Brief Asides


POSTED: Monday, March 15, 2010


It should always be Fire Prevention Week

In most jobs, doing brisk business is a positive thing. But it's never a good thing when the Honolulu Fire Department is busy—which it has been, very, in the last week or so.

A spate of home fires has been the cause of literal alarms lately; the causes of each remain under investigation. There was the March 6 blaze on Humuula Street in Enchanted Lake; a woman was initially arrested on suspicion of arson. On Tuesday came the Ernest Street fire in Makiki, causing $150,000 damage to a one-bedroom apartment. Then on Thursday, a Palolo house on 9th Avenue went up in smoke, causing $600,000 in damage and leaving three elderly women homeless.

Fire Prevention Week is traditionally in October. But the recent fires are a serious reminder to always be vigilant in safeguarding home and family. There are many online sites with fire safety tips; a good place to start is HFD's site at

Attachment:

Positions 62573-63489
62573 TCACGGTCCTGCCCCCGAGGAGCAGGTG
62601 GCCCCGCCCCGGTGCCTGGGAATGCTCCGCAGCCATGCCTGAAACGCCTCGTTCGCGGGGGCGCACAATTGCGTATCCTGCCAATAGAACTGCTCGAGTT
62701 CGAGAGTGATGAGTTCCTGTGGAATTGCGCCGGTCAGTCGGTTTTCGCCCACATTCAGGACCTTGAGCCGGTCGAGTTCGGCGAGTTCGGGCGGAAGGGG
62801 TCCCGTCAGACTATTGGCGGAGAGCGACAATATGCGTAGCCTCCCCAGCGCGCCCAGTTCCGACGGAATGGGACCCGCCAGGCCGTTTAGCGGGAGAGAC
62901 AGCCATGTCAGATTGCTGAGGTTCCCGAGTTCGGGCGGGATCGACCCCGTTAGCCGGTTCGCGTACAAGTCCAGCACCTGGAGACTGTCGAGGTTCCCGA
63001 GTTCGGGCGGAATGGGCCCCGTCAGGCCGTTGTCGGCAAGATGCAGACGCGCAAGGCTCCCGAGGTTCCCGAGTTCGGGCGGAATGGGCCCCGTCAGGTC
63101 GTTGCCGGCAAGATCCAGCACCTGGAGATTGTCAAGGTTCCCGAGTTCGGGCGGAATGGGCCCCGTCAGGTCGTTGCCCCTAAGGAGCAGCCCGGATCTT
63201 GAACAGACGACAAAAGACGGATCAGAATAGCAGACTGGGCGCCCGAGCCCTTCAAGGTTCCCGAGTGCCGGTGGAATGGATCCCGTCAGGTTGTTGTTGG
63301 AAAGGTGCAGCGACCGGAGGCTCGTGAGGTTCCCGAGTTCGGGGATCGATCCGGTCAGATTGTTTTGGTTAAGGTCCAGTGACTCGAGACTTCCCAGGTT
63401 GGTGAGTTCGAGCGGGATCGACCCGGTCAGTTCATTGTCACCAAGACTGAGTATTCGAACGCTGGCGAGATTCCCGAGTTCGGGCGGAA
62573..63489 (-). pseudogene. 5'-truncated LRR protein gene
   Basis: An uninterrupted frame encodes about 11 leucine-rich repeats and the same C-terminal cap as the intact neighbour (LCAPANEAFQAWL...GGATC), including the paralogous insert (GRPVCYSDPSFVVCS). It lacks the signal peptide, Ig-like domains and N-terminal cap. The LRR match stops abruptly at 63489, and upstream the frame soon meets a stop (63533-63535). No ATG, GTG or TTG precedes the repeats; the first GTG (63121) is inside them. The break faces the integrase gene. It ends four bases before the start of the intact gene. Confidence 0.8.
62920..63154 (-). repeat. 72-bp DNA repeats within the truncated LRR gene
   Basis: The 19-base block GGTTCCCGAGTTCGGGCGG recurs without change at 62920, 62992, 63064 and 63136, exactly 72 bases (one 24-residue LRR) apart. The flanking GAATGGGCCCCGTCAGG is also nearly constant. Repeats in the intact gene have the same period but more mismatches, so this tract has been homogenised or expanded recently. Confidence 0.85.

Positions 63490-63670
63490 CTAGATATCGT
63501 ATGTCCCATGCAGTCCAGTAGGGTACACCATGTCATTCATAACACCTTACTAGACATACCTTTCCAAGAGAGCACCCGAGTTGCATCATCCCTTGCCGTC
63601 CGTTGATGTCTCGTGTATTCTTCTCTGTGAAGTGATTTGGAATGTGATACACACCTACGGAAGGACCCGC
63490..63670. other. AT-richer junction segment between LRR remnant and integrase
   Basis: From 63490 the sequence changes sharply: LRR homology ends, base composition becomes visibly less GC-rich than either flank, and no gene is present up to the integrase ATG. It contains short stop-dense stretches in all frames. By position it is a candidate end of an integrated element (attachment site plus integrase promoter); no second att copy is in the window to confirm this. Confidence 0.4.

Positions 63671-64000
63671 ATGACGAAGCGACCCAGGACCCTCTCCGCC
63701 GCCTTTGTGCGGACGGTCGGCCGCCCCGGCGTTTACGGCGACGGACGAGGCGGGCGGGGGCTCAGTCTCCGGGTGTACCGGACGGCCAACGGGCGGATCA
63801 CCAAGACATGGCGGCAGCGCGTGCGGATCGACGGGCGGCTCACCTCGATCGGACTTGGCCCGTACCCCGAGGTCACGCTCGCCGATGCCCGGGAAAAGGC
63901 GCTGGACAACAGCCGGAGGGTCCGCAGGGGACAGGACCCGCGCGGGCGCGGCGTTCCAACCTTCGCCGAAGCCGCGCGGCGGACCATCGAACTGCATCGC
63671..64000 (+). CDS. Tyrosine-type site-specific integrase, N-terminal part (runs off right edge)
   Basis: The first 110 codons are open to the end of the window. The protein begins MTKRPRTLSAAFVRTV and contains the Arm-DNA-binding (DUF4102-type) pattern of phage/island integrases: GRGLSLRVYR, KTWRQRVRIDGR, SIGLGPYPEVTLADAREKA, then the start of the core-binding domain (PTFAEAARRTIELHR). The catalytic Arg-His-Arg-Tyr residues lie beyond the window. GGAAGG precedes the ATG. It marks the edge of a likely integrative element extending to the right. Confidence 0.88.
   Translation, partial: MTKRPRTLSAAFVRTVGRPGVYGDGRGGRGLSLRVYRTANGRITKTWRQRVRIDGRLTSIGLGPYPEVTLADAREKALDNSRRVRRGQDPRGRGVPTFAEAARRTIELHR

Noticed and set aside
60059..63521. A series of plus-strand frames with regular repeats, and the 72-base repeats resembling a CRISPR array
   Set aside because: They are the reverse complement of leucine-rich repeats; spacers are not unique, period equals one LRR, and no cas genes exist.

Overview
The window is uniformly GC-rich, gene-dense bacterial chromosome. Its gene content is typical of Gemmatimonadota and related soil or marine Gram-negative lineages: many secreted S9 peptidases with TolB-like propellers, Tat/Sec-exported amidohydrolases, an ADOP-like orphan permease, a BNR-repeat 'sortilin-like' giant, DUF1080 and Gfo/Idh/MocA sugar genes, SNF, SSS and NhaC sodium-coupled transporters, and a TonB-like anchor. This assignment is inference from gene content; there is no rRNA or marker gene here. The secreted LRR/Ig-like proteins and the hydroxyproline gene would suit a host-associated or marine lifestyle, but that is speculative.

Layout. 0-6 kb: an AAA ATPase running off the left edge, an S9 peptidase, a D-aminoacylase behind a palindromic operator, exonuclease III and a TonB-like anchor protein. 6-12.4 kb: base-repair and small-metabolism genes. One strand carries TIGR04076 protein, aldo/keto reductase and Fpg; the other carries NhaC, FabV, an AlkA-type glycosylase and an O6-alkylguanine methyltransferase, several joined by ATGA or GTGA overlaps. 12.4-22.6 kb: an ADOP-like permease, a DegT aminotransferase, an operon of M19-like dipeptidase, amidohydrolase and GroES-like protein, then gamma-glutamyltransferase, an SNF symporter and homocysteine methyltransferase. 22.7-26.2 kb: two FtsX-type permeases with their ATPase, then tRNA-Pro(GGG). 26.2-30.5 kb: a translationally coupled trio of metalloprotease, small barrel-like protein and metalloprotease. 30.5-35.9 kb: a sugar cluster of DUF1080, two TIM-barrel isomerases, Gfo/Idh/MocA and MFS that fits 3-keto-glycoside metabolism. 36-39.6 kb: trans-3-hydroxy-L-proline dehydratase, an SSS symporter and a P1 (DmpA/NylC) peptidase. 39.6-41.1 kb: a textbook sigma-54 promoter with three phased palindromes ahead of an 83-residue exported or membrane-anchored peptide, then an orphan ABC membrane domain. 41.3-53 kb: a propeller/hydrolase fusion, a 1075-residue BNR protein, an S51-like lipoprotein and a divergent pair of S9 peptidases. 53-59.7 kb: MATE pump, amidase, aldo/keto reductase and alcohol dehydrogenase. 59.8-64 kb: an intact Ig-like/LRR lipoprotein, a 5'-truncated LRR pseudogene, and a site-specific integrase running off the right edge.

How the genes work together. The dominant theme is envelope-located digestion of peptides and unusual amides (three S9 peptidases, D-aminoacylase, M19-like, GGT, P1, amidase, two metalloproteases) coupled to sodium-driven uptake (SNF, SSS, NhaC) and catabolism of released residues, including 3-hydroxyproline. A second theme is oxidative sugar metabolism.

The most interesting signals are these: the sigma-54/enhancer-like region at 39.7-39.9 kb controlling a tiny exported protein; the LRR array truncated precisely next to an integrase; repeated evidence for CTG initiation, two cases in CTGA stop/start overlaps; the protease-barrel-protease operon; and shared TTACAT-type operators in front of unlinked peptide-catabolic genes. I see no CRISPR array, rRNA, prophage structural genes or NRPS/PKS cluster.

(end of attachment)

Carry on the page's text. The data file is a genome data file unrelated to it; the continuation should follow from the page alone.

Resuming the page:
Coming to a textbook near you—history according to Texans

What happens in Texas doesn't necessarily stay in Texas. So educators, students and parents throughout the United States should be aware that the Texas Board of Education has voted to approve a new social studies curriculum that will put a conservative stamp on history and economics textbooks. It will stress the role of Christianity in American history and present Republican political philosophies in a more positive light. Texas is one of the largest purchasers of textbooks in the country, so the vote has implications for the rest of the U.S., even in this digital age that allows publishers to tailor books for specific markets. Board member Mary Helen Berlanga, who voted against the rewrite, said the elected board has gone overboard: “;They are rewriting history, not only of Texas but of the United States and the world.”;